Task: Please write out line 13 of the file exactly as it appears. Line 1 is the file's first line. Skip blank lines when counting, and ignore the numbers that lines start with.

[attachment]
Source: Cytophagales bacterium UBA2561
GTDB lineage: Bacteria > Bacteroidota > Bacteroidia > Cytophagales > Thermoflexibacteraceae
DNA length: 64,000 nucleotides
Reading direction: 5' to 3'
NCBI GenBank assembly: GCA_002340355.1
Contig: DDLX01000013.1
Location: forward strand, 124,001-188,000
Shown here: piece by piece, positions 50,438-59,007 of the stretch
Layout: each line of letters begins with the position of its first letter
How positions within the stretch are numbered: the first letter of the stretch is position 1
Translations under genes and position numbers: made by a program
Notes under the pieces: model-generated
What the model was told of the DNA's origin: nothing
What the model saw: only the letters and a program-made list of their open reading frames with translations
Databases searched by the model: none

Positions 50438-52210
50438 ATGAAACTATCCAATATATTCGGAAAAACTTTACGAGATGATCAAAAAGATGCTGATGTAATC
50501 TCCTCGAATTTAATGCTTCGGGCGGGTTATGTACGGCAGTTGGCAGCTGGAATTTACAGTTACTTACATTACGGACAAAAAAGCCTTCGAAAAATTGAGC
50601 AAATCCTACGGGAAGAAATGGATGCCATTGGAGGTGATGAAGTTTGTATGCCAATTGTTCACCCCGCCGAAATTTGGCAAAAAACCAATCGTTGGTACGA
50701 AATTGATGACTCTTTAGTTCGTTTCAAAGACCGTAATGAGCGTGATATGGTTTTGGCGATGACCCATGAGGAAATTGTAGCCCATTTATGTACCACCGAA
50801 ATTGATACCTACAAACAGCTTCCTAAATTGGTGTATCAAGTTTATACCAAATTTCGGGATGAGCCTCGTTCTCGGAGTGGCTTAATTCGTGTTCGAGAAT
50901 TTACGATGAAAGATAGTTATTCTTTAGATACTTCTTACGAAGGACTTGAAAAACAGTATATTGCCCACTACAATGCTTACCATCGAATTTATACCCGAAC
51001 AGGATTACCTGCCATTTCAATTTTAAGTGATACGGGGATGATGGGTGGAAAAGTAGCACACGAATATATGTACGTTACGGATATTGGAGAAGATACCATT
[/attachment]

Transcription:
What the model was told of the DNA's origin: nothing